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Why Do We Sweat?

A diagram of the human skin, including sweat glands.
Sweating allows the human body to maintain its normal temperature.
Sweat glands are located all over the body.
Sweating is a natural function of the body.
Drinking water is important to prevent dehydration from sweating.
Sweating works to cool the body off.
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  • Written By: Garry Crystal
  • Edited By: O. Wallace
  • Last Modified Date: 16 October 2014
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Sweating is the body’s natural way of cooling us down. Although it may feel as if the sweat or perspiration is making us hotter, especially on warm days, without sweat, we would not be able to tolerate the heat our bodies would produce.

We sweat in order to keep the body at its normal temperature, which is 98.6° Fahrenheit (37° Celsius). If we lost this bodily function we could suffer from heatstroke in hot weather.

Think of all the food the body takes in each day. This has to be burned off somehow. The burning of this food produces heat within the body which triggers our brain to kick start the body’s natural cooling process. Inside the human body are long, twisting tubes of cells known as the sweat glands. The blood vessels in our skin open and the fluid is released through our pores.

There are approximately 2 million sweat glands in our body. We may not realize it but we perspire even when it is a cold day and we are not doing anything particularly strenuous. The body is two-thirds water and we lose a great amount of this every day through sweating. This is why it is so important to drink approximately 2 liters of water each day in order to replenish the lost fluids.

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There are two different types of sweat glands: the Eccrine and the Aprocrine glands. The Eccrine is the more common of the two and is found in parts of the body such as the forehead, palms of the hands and soles of the feet. The Aprocrine can be found in the armpits and the end of the hair follicles.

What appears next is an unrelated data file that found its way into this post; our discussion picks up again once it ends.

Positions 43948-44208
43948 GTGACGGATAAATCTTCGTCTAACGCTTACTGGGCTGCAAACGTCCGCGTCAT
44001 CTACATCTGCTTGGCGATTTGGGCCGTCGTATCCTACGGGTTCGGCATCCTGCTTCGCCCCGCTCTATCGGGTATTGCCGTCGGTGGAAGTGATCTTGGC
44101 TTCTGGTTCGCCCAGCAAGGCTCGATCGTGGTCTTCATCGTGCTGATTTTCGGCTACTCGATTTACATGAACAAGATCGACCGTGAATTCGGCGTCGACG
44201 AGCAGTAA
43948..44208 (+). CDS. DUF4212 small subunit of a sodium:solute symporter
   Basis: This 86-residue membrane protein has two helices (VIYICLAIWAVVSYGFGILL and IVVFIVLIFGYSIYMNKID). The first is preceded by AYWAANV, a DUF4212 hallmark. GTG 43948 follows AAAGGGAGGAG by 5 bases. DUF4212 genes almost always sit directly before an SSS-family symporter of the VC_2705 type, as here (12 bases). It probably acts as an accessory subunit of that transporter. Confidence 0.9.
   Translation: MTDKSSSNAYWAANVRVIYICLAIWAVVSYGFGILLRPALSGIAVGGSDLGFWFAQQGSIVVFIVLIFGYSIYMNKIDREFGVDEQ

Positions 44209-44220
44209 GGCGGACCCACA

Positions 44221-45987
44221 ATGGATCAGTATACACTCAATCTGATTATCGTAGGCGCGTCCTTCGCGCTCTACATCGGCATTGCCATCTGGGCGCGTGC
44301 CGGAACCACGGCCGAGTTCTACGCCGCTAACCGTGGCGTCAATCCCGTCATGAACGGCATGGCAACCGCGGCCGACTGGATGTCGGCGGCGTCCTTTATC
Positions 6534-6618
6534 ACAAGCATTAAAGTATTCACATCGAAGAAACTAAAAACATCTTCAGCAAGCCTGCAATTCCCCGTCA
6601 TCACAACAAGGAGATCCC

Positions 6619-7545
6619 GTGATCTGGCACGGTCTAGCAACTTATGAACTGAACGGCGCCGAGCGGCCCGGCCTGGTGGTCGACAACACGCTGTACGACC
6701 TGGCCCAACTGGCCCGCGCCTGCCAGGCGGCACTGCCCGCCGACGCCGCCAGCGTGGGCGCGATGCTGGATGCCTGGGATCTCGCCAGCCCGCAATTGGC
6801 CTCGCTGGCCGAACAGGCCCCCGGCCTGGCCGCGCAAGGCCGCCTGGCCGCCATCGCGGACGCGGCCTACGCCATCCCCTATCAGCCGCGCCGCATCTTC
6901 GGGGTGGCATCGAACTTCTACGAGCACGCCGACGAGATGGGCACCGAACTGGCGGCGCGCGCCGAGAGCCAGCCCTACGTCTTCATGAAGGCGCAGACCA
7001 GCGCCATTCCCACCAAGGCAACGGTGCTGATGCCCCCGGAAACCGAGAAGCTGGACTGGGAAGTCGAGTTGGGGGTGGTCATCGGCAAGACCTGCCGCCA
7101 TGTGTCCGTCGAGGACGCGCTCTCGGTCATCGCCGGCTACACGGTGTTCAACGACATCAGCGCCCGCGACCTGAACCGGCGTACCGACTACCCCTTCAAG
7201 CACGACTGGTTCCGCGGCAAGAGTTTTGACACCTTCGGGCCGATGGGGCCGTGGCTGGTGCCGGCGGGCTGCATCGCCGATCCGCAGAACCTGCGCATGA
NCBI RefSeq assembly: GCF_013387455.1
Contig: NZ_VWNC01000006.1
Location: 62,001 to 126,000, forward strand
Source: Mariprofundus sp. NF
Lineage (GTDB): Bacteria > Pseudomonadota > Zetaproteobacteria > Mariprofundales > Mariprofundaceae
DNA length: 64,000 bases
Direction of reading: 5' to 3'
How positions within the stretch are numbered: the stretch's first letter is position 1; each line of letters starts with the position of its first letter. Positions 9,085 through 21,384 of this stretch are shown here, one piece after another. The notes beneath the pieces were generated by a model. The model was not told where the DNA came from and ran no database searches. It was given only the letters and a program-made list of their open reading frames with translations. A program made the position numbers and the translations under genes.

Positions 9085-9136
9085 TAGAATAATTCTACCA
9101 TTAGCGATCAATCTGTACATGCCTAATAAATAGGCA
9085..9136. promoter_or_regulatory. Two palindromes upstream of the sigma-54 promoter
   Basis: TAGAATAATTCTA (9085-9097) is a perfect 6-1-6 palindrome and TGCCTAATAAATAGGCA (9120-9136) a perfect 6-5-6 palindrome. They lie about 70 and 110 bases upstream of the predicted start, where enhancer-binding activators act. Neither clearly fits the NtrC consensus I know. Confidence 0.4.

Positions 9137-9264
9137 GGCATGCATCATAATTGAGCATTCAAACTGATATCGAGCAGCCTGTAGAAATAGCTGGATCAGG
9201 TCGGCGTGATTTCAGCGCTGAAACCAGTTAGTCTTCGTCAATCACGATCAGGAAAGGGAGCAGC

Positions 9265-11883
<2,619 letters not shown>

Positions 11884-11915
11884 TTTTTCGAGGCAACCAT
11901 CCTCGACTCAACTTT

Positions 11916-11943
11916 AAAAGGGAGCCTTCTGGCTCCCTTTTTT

Sweat itself is made up of different elements. The most common elements are water and sodium, otherwise known as salt. At times, we can have a low sweat production--this happens when it is cool and we are resting. The higher sweat production occurs in very hot weather or when we are exercising. High production contains about 20 percent more sodium than low sweat production.

There is also a difference in the chemical elements when we perspire. Perspiration that is produced through the Aprocrine glands, or in the armpit, will be thicker and perhaps have a yellowish color. This is because it contains fatty acids and proteins. It is this type of sweat under the arms, coupled with antiperspirants, which can turn clothing yellow. Notice when we apply deodorants it is only to the armpits, in order to counteract the smell of the Aprocrine sweat. Sweat is actually odorless, but when it starts to decompose and is attacked by bacteria, the smell can be unpleasant.

In countries with hot climates such as India, the people have a very much higher salt intake than would be considered healthy for us. It can be assumed that this is because they lose a large amount of chemicals such as salt through perspiration. Sweating, although at times embarrassing, is a natural bodily function crucial to our survival.

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anon338518
Post 34

I also have lost weight (not by choice) in the last few years, and notice I don't sweat from exercise or sitting in a sauna. I've mentioned to a few doctors (neurologist and dermatologist) and they don't seem to be concerned or have an explanation. It would be good to know. I'm 53 years old. --LB

anon309496
Post 31